* Original msg to: brad.alheim-at-the-spa-dot-com

Quoting brad.alheim-at-the-spa-dot-com:

> I'm new to SERIOUS coiling but have been an electrical engineer
> for about 20 years, with a few years designing high voltage 
> power supplies. I'm really intrigued with what I've seen you 
> guys doing, and much of it is new to me (I'm used to smaller 
> stuff, smallest being tiny 4kV supplies for night vision 
> goggles, and largest being 35kV at 2A for TV transmitters and 
> RF heat sealing machines)...

Welcome aboard!

> This Tesla coil stuff is really interesting as it is more 
> Physics than Electronics, and most of us don't have the 
> resources to solve a problem with kilobucks.

Indeed. I have found this to be a very rewarding hobby/study. As
for the kilobucks, I am guilty, as are more than a few others
here, of investing a few thousand over a period of years. You can
build a nice small system for as little as $150.00 - $200.00,
assuming you shop surplus and have accumulated a lot of junk over
a period of time (to draw on for the knick-knacks, lots of brass
and copper junk come in handy). As for problem solving, kilobucks
no. We will plop a couple of hundred here and there (typically)
for a good commercial capacitor, rotary gap motor and machine
shop balanced rotor maybe, heavy variacs, and a load of fresh
copper now and then...

> Ingenuity and time has to take the place of cash.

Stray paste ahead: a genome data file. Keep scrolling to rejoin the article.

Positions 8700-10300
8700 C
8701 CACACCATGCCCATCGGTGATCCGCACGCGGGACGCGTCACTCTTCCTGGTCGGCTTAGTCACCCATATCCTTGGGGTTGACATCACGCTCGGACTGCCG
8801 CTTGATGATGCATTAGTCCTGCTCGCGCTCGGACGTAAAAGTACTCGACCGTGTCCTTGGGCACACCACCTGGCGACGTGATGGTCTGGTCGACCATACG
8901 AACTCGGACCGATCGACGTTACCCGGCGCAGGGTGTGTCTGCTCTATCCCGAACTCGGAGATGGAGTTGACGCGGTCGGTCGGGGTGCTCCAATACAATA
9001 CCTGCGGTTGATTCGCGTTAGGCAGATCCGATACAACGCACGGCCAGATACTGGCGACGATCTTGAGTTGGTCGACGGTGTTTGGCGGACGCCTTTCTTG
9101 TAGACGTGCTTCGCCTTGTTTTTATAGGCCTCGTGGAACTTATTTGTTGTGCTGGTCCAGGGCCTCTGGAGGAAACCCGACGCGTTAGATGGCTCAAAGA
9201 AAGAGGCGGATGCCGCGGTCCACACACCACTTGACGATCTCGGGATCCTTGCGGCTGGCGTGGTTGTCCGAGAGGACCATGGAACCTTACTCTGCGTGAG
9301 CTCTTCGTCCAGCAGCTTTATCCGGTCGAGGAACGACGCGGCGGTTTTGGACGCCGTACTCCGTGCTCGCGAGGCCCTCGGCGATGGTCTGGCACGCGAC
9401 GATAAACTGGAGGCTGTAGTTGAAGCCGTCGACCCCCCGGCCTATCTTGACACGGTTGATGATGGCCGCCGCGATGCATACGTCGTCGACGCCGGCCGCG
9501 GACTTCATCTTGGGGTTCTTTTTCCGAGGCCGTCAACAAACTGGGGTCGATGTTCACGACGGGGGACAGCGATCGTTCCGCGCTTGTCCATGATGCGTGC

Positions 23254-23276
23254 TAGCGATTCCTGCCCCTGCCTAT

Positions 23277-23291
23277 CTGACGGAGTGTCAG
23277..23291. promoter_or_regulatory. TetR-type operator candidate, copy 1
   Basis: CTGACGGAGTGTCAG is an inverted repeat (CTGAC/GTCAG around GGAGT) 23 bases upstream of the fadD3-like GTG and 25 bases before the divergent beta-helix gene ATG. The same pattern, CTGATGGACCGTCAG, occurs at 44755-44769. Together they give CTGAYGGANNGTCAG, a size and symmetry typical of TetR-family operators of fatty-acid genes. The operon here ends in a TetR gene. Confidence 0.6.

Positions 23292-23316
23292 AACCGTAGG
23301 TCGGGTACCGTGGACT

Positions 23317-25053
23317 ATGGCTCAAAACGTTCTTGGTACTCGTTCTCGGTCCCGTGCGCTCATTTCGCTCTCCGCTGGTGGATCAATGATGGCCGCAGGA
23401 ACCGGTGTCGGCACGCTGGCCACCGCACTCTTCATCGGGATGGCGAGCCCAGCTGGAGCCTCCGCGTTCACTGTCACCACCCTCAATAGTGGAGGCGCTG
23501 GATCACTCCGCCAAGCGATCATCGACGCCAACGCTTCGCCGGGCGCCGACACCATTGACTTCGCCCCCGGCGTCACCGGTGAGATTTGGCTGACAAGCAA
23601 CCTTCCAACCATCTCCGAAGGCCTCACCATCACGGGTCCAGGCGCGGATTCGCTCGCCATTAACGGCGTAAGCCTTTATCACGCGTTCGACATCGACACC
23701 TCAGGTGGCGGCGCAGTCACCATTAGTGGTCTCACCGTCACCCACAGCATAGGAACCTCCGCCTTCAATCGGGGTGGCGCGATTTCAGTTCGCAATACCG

If you had to go out and purchase custom manufactured systems of
the quality and type I produce you would be spending kilobucks
instead of a couple hundred ever few months... 

> Please excuse me for my ignorance, and my long list of 
> questions.

> I've got a LARGE roll of #22 Formvar coated wire I bought 
> surplus from a company I used to work for. The only drawback is
> that it was from the Vietnam War era when copper was expensive
> and this wire is copper coated ALUMINUM. (it was intended for 
> TV yokes) I haven't measured the insulation thickness yet, but
> I've been wondering if there could possibly be some drawbacks 
> to using this for a secondary coil (it does solder nicely, 
> though)

I see no problem at all with using this wire. The AL core will
have a higher DC resistance, but the RF currents were are dealing
with are severely affected by skin-effect, meaning the RF
resistance of your particular wire is probably not going to be
significantly higher than solid copper of the same gauge. At
Tesla coil frequencies the depth of penetration due to skin
effect is not going to be much over a few mils. Since beginning
projects (lower power-higher frequency) generally run at least a
100 kilohertz or so higher in frequency than intermediate/
advanced coil systems, the skin effect at these higher
frequencies will reduce the depth of penetration a bit more.

The bottom line here is: wind the wire up! 

> I've read that the insulation breakdown voltage of wire can be
> increased by coating the wire with paraffin wax, does anyone 
> have any information on how to do this to a lot of wire, and if
> it is worthwhile? 

Nahh, I have always recommended a few heavy coats of sealer on
the secondary coil AFTER winding for two reasons: it offers some
increased dielectric strength in the construction, and it
protects the winding from physical abuse. Heavy coatings will
subtract Q, but it is a trade-off. I have a few decent coils now
that I would have had to make major repairs on (removing badly
damaged sections) if they had not been protected with coatings.
There is no doubt in my mind that coils are more resistant to
splitting and breakdowns when they are coated. Coating a coil is